I have a burr under my saddle about the prosecution and the fantastically long sentences handed out to white people involved in the deaths of black troublemakers: Derek Chauvin and his colleagues for the death of George Floyd and the Brunswick Three for the death of Ahmaud Arbery, both in 2020.
The verdicts in all these cases seem to me highly dubious—just brazenly political, in fact. The sentences are vindictive and cruel.
A friend I discussed this with said these so-called trials were just legalized lynchings. I disagreed. Lynchings—27 percent of which were of white people, remember—happened in small rural districts where everyone knew who the no-goods were. Some high proportion—I’d guess it was a very high proportion—of lynch victims were guilty of the thing they were lynched for.
Derek Chauvin was no way guilty of murder. A guy committing murder does not look the way Chauvin looked in those pictures at the scene. He got a 22½-year state sentence regardless; then, with the usual double-jeopardy twist, 21 years on federal charges.
Monday this week the U.S. Supreme Court rejected an appeal from Chauvin on the state charge. They didn’t give us any reason why they refused the appeal. He has a separate appeal pending on the federal charges.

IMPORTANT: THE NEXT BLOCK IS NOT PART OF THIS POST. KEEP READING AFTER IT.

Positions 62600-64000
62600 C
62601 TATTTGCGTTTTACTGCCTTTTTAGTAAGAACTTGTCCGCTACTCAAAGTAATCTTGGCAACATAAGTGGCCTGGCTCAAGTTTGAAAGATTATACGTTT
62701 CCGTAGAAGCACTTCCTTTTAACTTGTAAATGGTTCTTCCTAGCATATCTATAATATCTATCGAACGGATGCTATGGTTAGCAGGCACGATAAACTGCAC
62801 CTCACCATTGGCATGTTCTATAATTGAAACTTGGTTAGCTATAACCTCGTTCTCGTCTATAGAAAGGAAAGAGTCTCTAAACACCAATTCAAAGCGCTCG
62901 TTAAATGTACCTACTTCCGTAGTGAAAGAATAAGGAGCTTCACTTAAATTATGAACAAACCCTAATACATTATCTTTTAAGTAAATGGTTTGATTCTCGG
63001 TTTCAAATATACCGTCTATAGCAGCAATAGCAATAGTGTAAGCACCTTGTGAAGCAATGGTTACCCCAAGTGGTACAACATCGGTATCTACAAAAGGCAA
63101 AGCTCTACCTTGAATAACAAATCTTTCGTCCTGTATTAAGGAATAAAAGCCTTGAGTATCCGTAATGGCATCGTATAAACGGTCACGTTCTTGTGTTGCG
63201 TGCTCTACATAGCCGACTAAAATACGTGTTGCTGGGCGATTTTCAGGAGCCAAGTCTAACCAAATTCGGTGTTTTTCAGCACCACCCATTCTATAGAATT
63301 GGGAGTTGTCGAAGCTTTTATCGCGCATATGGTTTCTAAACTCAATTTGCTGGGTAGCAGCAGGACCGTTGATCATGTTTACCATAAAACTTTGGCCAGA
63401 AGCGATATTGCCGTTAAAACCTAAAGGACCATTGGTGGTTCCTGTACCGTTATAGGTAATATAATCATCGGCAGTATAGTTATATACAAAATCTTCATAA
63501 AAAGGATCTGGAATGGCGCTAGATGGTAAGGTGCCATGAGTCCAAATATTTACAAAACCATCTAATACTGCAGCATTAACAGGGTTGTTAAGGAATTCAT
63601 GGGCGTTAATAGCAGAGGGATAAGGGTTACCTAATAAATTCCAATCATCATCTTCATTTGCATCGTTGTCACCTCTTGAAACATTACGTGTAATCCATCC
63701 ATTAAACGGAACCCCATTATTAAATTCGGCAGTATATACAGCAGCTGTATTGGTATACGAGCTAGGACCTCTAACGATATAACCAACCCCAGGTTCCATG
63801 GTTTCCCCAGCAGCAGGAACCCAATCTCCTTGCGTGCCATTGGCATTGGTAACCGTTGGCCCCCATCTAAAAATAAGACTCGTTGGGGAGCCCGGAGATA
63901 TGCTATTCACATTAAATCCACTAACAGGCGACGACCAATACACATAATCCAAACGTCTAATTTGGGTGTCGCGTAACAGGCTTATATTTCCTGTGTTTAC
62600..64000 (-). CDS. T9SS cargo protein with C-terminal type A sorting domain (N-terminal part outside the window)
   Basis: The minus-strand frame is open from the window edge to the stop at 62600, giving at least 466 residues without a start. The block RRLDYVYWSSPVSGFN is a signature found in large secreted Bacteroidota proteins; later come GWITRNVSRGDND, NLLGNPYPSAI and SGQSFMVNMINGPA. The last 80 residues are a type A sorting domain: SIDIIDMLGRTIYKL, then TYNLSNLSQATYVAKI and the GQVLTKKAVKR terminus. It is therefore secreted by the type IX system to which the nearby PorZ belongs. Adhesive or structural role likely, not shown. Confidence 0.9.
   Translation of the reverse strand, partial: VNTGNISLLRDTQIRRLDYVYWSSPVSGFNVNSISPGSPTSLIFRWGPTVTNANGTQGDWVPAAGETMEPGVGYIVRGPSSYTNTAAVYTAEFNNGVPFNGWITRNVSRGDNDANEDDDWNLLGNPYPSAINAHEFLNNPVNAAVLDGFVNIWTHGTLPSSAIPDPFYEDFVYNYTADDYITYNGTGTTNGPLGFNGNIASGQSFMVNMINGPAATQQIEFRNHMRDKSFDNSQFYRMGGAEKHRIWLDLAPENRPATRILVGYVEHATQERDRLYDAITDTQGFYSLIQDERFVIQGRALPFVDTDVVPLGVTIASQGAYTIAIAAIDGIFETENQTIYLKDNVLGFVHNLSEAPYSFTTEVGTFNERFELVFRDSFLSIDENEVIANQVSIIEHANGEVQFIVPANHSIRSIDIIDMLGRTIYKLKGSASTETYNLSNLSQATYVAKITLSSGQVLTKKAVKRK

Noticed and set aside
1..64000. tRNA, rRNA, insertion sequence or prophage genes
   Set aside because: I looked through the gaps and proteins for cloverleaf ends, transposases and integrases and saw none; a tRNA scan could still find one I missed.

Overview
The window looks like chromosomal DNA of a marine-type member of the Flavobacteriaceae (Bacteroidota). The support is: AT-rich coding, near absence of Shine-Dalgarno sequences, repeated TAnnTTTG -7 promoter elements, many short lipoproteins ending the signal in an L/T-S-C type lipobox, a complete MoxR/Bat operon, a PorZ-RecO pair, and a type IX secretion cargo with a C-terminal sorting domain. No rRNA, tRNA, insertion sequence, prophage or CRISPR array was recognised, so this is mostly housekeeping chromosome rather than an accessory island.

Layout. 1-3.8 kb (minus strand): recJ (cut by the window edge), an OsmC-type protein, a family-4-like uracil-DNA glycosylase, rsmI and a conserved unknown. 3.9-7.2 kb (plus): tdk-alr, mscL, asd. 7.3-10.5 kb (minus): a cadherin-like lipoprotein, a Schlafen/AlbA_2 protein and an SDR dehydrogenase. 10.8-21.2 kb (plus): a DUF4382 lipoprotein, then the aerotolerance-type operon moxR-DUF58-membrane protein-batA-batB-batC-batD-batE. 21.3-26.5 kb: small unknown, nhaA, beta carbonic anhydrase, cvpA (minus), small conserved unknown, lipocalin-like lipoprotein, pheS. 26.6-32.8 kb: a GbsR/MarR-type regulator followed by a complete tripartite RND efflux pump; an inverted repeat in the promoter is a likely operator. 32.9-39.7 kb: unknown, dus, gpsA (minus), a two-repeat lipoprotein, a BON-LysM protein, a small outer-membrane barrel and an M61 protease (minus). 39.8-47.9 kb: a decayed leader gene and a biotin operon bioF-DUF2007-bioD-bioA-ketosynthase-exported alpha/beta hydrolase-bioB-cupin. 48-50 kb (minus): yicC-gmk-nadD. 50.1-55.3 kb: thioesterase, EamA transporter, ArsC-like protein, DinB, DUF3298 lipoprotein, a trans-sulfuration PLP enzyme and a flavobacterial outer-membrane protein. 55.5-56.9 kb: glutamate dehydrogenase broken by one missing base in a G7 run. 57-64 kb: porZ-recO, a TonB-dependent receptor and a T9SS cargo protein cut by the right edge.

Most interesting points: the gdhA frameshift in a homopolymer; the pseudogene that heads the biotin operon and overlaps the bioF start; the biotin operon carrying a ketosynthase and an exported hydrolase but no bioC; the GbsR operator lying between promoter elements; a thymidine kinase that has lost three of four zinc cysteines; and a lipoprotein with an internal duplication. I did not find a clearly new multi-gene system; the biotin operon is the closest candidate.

Roddie Bryan, one of the Brunswick Three, who did nothing to anybody, got a life sentence from the state and 35 years on double jeopardy. That’s not justice; that’s flagrant anti-white malice …
And so on. Don’t get me started.
I therefore read with interest Miranda Devine’s column in the New York Post the other day about the Floyd case.
She is actually writing about a new crowdfunded documentary movie, The Fall of Minneapolis, which exposes what Miranda calls ”a shocking tale of injustice and perfidy, and a ruthless political operation.”
The film was produced by Liz Collin, a former anchor at a CBS affiliate in the Twin Cities who was taken off air during the riots and demoted because her husband, Bob Kroll, was the Minneapolis police union chief at the time.
New film gives reel truth in the face of George Floyd lies, November 20, 2023
The film is an hour and a half long, and can be watched free on Rumble:
If you don’t have time to watch it, please at least read Miranda Devine’s New York Post column online.
Our justice system is quite seriously rotten; she describes some of the worst of it, the parts that stink to high Heaven.